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Mark77 wrote: US banks were borrowing short, lending long, and the US Federal Reserve inverted the yield curve in that time frame. The result, obviously, was a period of destruction in common equity over the 2005-2008 interval, which obviously ended quite spectacularly.
Same with the Canadian banks. Why do you think their mortgage rate actually fluctuate?

Every economists in the country think banking stock/sectors will be affected during the housing downturn. This includes rating agency such as moody or individual advisor such as Ben Rabidoux.

You really should go to their seminars.
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Ceryx wrote: Same with the Canadian banks. Why do you think their mortgage rate actually fluctuate?
Canadian banks do not borrow short, lend long. Their books are matched. Go look at some balance sheets sometime. Mortgage rates fluctuate based on inputs from the bond market, and spreads are determined by the lending preferences of the banks (which is also a function of their cost of equity capital, amongst other factors).
Every economists in the country think banking stock/sectors will be affected during the housing downturn.
Sure, business at the banks is going to change significantly over the next few years. Layoffs are now underway or in the planning stages in the mortgage originations section of the banks. Collections will probably grow. Emphasis will shift from selling mortgage loans to selling investment loans and other products. There's no denying that.

But history has shown us that a lending rotation away from houses and consumer credit is very positive for the Canadian banks. Despite the doom and gloom stories that a few mis-informed people spread.
TodayHello wrote: ...The Banks are smarter than you - they have floors full of people whose job it is to read Mark77 posts...
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Mark77 wrote: Canadian banks do not borrow short, lend long. Their books are matched. Go look at some balance sheets sometime. Mortgage rates fluctuate based on inputs from the bond market, and spreads are determined by the lending preferences of the banks (which is also a function of their cost of equity capital, amongst other factors).
Why is that? I thought you said bank used GICs money to fund mortgage?
Sure, business at the banks is going to change significantly over the next few years. Layoffs are now underway or in the planning stages in the mortgage originations section of the banks. Collections will probably grow. Emphasis will shift from selling mortgage loans to selling investment loans and other products. There's no denying that.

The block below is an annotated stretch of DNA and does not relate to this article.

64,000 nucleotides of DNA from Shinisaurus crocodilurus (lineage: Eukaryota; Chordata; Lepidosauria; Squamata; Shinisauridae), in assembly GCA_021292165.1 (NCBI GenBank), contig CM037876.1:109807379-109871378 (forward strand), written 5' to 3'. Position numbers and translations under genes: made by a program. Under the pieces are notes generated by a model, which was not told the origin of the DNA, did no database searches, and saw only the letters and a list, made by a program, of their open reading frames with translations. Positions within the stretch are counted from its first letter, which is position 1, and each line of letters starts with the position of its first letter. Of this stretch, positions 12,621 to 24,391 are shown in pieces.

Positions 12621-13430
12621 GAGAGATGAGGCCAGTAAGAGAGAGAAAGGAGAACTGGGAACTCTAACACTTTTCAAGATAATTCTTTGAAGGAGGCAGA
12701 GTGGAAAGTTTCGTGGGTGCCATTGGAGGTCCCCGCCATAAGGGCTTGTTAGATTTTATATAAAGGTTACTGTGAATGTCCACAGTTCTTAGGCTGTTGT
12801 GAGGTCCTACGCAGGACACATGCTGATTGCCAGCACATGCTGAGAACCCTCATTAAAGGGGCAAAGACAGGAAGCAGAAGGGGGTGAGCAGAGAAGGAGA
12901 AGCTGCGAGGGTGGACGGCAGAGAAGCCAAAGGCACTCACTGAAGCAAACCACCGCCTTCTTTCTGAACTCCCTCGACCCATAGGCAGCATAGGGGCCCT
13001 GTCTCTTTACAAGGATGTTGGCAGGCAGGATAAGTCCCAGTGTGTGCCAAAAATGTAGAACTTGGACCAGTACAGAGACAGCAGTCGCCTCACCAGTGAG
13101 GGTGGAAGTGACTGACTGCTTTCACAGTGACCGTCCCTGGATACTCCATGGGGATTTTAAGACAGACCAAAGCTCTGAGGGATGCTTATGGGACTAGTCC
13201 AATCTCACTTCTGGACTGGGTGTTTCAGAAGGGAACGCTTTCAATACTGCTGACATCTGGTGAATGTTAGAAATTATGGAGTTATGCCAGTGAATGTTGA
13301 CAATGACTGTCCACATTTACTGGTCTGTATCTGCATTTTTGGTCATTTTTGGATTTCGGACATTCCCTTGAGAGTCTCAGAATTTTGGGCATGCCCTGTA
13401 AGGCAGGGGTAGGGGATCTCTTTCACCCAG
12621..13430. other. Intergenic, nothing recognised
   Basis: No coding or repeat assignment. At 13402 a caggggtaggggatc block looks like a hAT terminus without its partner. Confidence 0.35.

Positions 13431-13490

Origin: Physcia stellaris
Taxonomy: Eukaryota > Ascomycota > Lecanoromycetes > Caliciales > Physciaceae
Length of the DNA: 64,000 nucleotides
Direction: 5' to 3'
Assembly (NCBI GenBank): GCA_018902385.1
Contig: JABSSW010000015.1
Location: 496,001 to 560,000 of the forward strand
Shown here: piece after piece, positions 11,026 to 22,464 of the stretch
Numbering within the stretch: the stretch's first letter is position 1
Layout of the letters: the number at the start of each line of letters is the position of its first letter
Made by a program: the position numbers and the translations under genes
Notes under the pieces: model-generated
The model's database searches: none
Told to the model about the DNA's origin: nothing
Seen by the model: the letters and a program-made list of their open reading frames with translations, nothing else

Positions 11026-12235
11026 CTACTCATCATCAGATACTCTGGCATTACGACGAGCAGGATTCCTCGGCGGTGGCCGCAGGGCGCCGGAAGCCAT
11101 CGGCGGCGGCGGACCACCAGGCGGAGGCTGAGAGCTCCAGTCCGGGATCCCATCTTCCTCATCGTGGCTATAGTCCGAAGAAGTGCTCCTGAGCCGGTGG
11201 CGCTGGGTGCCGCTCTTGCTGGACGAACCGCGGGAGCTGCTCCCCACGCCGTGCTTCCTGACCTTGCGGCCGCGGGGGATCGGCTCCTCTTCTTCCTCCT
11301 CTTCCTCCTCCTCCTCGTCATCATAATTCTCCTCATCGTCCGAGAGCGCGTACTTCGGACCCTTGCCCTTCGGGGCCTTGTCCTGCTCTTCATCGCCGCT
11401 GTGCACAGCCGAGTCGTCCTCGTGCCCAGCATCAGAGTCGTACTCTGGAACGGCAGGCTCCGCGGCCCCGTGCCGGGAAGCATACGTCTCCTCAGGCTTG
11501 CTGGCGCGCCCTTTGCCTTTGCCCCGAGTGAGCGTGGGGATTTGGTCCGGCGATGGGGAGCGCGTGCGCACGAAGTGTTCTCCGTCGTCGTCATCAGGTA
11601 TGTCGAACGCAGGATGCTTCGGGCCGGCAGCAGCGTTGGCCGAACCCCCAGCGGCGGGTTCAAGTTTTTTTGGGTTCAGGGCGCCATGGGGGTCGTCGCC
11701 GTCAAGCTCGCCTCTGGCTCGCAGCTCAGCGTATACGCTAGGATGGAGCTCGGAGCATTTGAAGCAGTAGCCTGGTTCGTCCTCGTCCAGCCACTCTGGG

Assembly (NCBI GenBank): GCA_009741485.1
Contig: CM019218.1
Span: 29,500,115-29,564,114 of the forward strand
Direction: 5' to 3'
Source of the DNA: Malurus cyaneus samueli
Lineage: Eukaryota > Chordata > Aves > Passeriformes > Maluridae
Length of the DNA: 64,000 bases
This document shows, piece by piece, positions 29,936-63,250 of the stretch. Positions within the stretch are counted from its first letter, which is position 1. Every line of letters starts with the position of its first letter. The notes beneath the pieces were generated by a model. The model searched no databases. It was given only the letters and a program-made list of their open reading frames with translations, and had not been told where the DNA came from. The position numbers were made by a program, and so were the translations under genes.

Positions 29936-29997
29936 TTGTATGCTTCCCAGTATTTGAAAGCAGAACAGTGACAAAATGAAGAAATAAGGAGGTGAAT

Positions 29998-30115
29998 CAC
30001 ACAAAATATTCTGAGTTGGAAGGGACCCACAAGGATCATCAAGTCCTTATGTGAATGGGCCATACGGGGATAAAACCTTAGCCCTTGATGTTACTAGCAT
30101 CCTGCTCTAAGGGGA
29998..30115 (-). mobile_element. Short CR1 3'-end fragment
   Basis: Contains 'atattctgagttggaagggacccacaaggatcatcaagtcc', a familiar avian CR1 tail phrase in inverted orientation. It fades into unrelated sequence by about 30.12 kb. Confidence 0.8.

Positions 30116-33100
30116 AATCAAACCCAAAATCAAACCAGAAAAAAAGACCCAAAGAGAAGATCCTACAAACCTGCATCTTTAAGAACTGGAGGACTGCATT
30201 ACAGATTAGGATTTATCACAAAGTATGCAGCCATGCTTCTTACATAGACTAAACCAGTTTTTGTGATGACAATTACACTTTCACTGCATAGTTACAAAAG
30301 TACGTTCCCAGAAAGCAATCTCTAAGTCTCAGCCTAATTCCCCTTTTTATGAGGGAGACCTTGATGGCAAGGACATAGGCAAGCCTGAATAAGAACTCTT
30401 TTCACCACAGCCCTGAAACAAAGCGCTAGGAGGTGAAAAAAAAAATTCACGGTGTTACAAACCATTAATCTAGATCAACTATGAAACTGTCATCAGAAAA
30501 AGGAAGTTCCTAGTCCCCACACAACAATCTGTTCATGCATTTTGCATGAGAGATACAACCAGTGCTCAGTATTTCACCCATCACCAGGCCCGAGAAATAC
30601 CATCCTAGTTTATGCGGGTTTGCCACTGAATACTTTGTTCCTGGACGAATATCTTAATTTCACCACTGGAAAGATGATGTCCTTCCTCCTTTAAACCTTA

But history has shown us that a lending rotation away from houses and consumer credit is very positive for the Canadian banks. Despite the doom and gloom stories that a few mis-informed people spread.
I'm not saying that Canada banks will suffer as bad as US one.

But To say banks actually benefit from housing crash is just incredibly ridiculous.
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Ceryx wrote: Why is that? I thought you said bank used GICs money to fund mortgage?
GICs are bonds.

But To say banks actually benefit from housing crash is just incredibly ridiculous.
I've laid out the reasons why this is the case, due to a) spread widening, b) a general asset rotation away from fixed income in the broader market which should drive P/E multiple expasion on the stocks themselves, and c) the necessity of the BoC/GoC to engage in QE to keep the economy propped up during the transition phase until another growth sector emerges.

You've failed to point out anything ridiculous about any of this.
TodayHello wrote: ...The Banks are smarter than you - they have floors full of people whose job it is to read Mark77 posts...
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Mark77 wrote: GICs are bonds.
Really?

I've laid out the reasons why this is the case, due to a) spread widening, b) a general asset rotation away from fixed income in the broader market which should drive P/E multiple expasion on the stocks themselves, and c) the necessity of the BoC/GoC to engage in QE to keep the economy propped up during the transition phase until another growth sector emerges.

You've failed to point out anything ridiculous about any of this.
Your theory is based on somehow Bank will increase profit margin as interest rate goes up. What you didn't realize is the rate goes up because the bond yield goes up.

The profit margin is the same for bank when interest rate goes up or down.

Bank makes money on mortgage volume, the margin is consistent.
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Ceryx wrote: Really?
Yes really. Bonds are just debt instruments, generally with a fixed interest rate and term to maturity. Same as GICs. Banks are really agnostic as to whether they issue a million dollars in bonds at x% or a million dollars in GICs at x%, netted for all expenses of course (obviously a bank won't offer as good of a rate to a GIC buyer because there are significant costs of running a branch network, etc. that don't exist if they're just issuing a billion dollars worth of bonds to a pension fund).
Your theory is based on somehow Bank will increase profit margin as interest rate goes up.
I told you why this would occur.

The profit margin is the same for bank when interest rate goes up or down.
Not true by any stretch of the imagination. First they earn more on the basis. Second they earn more on the spread between zero-cost funds (ie: chequing accounts that don't pay interest ...most Canadians have these!) and investment. Third, interest rates spreads do expand in response to deteriorating collateral quality.
Bank makes money on mortgage volume, the margin is consistent.
This is not correct. Margin is not consistent by any stretch of the imagination. The CMHC has been instrumental in destroying margin in the industry because the banks were able to treat mortgages as risk-free government bonds in their portfolios, with spreads against risk-free debt trending towards (but not meeting) zero.
TodayHello wrote: ...The Banks are smarter than you - they have floors full of people whose job it is to read Mark77 posts...